This conclusion was bolstered by a finding that operators had only a limited possibility of sale with regard to their franchises. Although the franchise agreements formally allowed the operators to sell their franchises, the franchise was only for two years, and renewal was subject to the terms "then being offered" by Fugazy. Moreover, Fugazy had a unilateral and virtually unlimited right to cancel a franchise without refunding the franchise fee. The NLRB concluded that the operators' ability to sell their franchises was too limited as a practical matter to be compatible with an independent contractor relationship. Id. at 1352-53.

The 1977 Order required Fugazy, inter alia, to offer the discharged operators reinstatement to their former jobs or equivalent positions if those jobs did not exist. Fugazy was also ordered to make each operator "whole for any loss of earnings and other losses he may have suffered by reason of [Fugazy's] unlawful discrimination," id. at 1360, including back pay, interest, and "the difference between the value of his franchise as of the date on which [Fugazy] should have offered that driver reinstatement to his former position and the date on which [Fugazy] does offer him reinstatement." Id. at 1359. Many of the operators did not accept Fugazy's offers of reinstatement.

The parties failed to reach agreement on the amount of back pay owed to the operators. After a fifteen-day hearing, the administrative law judge ("ALJ") issued his findings, which were subsequently adopted in relevant part by the NLRB's Supplemental Order. See 276 N.L.R.B. No. 152 (Sept. 30, 1985). This application for enforcement followed.

The Supplemental Order again requires Fugazy to make whole its discharged operators by reimbursing them, inter alia, for loss pay and benefits. However, the Supplemental Order also requires Fugazy to reimburse each operator who did not accept reinstatement "to the full extent of his investment in his franchise." In contrast, the 1977 Order specified reimbursement only for any decrease in the value of a franchise while the operator was unlawfully discharged.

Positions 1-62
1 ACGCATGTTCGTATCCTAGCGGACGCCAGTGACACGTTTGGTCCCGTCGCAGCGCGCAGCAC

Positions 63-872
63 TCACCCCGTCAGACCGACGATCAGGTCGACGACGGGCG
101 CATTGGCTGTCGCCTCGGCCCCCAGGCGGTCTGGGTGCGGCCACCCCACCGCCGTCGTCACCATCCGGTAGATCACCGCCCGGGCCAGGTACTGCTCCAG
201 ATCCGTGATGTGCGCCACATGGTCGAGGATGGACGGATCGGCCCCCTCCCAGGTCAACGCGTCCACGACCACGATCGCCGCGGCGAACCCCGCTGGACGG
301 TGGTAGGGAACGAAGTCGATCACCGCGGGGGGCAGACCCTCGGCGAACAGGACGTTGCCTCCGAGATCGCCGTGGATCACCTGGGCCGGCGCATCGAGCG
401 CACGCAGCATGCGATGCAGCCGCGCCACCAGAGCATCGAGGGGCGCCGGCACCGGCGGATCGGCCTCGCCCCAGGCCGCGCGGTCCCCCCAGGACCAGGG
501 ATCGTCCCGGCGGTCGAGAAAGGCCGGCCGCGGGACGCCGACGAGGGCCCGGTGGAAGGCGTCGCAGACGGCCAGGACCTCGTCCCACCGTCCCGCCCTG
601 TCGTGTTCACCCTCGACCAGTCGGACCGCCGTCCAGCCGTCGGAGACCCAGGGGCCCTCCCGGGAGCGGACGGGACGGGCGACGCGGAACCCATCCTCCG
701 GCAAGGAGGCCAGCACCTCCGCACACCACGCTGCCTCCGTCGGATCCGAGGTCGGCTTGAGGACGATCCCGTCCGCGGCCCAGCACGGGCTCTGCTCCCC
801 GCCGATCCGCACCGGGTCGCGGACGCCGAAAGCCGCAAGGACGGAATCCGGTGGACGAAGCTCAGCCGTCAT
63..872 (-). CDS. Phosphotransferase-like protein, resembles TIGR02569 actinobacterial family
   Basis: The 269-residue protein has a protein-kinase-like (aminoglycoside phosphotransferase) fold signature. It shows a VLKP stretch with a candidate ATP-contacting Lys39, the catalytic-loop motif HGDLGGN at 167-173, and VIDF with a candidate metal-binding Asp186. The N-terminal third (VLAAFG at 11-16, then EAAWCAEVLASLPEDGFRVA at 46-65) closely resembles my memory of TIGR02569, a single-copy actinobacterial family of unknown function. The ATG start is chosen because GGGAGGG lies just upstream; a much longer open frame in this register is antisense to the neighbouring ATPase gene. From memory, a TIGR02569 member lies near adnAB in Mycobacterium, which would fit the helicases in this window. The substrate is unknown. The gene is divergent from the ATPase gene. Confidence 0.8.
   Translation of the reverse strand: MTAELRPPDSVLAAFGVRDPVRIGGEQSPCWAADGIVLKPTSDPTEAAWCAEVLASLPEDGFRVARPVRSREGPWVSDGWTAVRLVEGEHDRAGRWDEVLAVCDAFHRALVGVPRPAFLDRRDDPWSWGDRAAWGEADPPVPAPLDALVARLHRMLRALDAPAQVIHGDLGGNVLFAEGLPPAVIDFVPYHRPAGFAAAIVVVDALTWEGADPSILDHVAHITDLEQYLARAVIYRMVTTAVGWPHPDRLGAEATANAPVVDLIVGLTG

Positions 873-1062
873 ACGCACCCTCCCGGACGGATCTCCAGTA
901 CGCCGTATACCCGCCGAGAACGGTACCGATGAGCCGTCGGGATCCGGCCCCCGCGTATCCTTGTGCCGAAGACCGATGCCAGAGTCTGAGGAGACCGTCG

The ALJ found that the reimbursement of the franchise fees was necessary to make such operators whole. he specifically noted that most of the discharged operators had been replaced and many had been "spurned" by Fugazy when they asked the company to repurchase their franchises or assist them in finding buyers for their franchises. He also found that reinstatement was no longer feasible in most cases. The ALJ concluded, therefore, that Fugazy's retention of the franchise fees would fail to make operators who had not accepted reinstatement whole and would unjustly enrich Fugazy. The amounts awarded totaled $468,868.

Fugazy challenges the Supplemental Order solely with respect to its requirement that the operators' franchise fees be reimbursed. Fugazy argues that this remedy gives to the operators rights to which they would not have been entitled in the absence of a violation, and is thus an impermissible punitive award. Fugazy also claims that reimbursement of franchise fees is arbitrary and capricious because the operators in question refused reinstatement. Rather, it claims that ...